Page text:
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5 Things I Like About "Jonathan and the Big Blue Boat"


1. The art. Collage! It's so very cool, incorporating stamps that author-illustrator Philip Christian Stead has collected since he was a kid, and lots of cut paper, as well as lettering from antique toy letterpress sets. It's equally cool to learn exactly how he does it: at the blog Seven Impossible Things, Stead gives a step-by-step guide that will have aspiring artists headed out the door for supplies. Really, if your favorite kid likes art, share the Seven Imp post with him or her.

2. The theme.  “After all, a big boat needs a big crew," i.e., friends can make all 
the difference. When Jonathan’s parents trade his teddy bear for a toaster, Jonathan takes sail in a Big Blue Boat to find his bear, Frederick, who “could be anywhere in the whole wide world.” On his travels, Captain Jonathan assembles an unlikely crew—a mountain goat, an old circus elephant, and a whale—who each have a unique skill to contribute.

3. The story. Jonathan and the Big Blue Boat makes a good read-aloud, ideally suited to preschool 4's and kindergarten classes.

4. The setting. At sea. On a huge steamship. Oh, those oceanic hues. Lovely.

5. The homage. The illustrations call to mind the work of Ezra Jack Keats. Published almost fifty years ago, Keats' The Snowy Day was the "first modern full-color picture book to feature an African-American protagonist," as the Jewish Museum points out in its current exhibition "The Snowy Day and the Art of Ezra Jack Keats." Jonathan and the Big Blue Boat also features a child of color.

In a new-book display at a nearby library, all the other books with nonwhite main characters concerned grim historical experiences. In an essay about the 2010 year in publishing, some experts at the Cooperative Children's Book Center* asked, "Where are picture books featuring contemporary African American children (Hooray for A Beach Tail by Karen Lynn Williams!) Why are we asking the same questions today that were being asked thirty years ago in terms of stagnating numbers?"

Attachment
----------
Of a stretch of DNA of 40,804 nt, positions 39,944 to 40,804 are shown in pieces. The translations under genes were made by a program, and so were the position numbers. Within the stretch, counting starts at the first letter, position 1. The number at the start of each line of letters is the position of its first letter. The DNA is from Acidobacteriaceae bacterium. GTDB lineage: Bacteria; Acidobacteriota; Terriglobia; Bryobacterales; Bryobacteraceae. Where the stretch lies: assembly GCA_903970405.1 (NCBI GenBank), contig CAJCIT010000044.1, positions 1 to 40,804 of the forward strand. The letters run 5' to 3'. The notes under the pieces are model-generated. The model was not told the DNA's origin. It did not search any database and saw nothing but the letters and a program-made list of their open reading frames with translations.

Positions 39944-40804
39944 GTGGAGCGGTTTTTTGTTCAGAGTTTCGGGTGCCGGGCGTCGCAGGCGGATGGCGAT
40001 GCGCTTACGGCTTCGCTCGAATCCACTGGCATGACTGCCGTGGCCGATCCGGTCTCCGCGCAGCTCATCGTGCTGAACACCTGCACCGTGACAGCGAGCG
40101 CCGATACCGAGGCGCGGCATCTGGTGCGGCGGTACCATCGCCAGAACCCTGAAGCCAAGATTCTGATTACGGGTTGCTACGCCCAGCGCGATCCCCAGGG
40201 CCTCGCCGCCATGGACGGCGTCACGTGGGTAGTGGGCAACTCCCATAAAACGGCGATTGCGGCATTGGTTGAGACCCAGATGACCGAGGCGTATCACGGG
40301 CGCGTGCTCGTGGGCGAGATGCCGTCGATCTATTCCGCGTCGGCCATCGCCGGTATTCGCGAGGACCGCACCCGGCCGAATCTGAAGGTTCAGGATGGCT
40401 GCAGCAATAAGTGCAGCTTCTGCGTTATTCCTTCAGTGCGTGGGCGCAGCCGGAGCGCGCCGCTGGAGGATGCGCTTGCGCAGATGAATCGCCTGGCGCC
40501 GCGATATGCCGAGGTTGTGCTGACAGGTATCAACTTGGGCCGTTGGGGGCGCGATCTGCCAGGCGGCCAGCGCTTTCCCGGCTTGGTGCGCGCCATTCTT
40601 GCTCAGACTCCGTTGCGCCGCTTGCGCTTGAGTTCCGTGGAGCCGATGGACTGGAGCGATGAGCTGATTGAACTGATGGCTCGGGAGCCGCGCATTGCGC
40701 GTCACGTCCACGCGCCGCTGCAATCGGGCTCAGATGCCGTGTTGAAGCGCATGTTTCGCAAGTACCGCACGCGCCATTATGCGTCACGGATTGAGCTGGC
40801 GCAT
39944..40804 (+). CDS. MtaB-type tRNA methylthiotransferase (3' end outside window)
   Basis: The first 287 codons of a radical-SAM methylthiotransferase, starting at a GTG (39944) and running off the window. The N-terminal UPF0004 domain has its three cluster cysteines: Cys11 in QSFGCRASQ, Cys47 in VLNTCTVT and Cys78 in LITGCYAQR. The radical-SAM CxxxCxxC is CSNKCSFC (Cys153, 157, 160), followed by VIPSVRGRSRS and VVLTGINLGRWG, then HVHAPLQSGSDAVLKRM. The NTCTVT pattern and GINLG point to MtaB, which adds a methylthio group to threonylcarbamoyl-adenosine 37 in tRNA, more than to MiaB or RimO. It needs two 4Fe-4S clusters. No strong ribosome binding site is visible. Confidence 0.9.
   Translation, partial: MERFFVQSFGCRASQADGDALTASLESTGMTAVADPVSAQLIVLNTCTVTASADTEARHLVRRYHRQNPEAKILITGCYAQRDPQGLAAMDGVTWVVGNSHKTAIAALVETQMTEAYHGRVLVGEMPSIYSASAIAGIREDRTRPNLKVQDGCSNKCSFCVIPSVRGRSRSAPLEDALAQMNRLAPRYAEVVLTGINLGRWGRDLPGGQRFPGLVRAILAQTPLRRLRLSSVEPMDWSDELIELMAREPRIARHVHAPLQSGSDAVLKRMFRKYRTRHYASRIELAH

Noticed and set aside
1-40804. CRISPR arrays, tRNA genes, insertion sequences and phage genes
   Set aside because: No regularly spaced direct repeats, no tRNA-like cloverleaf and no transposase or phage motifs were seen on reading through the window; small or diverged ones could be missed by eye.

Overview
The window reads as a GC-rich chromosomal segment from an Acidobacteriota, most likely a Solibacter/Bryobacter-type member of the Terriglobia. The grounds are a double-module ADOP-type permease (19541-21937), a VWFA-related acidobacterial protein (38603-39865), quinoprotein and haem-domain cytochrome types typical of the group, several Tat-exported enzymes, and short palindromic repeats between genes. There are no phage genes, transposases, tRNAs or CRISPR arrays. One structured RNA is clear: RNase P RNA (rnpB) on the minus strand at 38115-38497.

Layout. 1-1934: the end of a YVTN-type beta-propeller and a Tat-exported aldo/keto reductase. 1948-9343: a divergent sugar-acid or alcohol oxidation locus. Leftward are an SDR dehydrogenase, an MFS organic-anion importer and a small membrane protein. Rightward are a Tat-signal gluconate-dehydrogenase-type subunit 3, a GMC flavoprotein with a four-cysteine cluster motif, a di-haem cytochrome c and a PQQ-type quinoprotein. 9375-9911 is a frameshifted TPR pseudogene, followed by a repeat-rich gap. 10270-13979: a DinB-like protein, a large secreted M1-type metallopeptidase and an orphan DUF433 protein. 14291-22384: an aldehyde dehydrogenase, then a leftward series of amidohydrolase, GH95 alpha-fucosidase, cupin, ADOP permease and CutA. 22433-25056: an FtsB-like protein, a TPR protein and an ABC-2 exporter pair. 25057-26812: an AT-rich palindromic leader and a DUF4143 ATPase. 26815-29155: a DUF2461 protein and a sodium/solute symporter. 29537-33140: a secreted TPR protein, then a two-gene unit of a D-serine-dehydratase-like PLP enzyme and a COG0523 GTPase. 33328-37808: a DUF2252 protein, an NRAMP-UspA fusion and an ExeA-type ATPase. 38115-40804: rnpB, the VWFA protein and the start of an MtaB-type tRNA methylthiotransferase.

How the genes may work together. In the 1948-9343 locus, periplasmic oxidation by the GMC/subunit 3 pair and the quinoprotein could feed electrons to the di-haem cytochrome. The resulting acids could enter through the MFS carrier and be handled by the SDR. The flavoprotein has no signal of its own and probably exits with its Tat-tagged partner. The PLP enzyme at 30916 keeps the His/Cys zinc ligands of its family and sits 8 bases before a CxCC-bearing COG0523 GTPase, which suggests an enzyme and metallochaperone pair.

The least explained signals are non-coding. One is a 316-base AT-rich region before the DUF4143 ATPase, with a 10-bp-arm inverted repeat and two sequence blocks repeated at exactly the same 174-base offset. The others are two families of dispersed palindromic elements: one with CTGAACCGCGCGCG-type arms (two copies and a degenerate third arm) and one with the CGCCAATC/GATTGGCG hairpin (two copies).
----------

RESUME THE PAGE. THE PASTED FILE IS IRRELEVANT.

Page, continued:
Jonathan and the Big Blue Boat was my nomination for a Children's and Young Adult Bloggers Literary Award in the fiction picture book cateogry.


Jonathan and the Big Blue Boat
by Philip Christian Stead
Neal Porter/Roaring Brook, 2011
32 pages

*Link to article referenced:  "Thoughts on Publishing in 2010," by Kathleen T. Horning, Carling Febry, Merri V. Lindgren, and Megan Schliesman. CCBC Choices 2011


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5 great points. I love this book, too. But I think that older elementary school age children appreciate it even more than prek or kindergartners. They really get the adventure of being on a boat with friends, and can really get into creating their own collages.

The missing teddy bear and the repetition skew it young, for me, but I do see what you mean. My seventh grader liked the book, too!

I so enjoyed seeing how Philip Stead makes those collages.

That is a great point about featuring nonwhite characters. Children need characters they can relate to so they can learn to love reading. Thank you for this review!

You're welcome. It's a lovely book.

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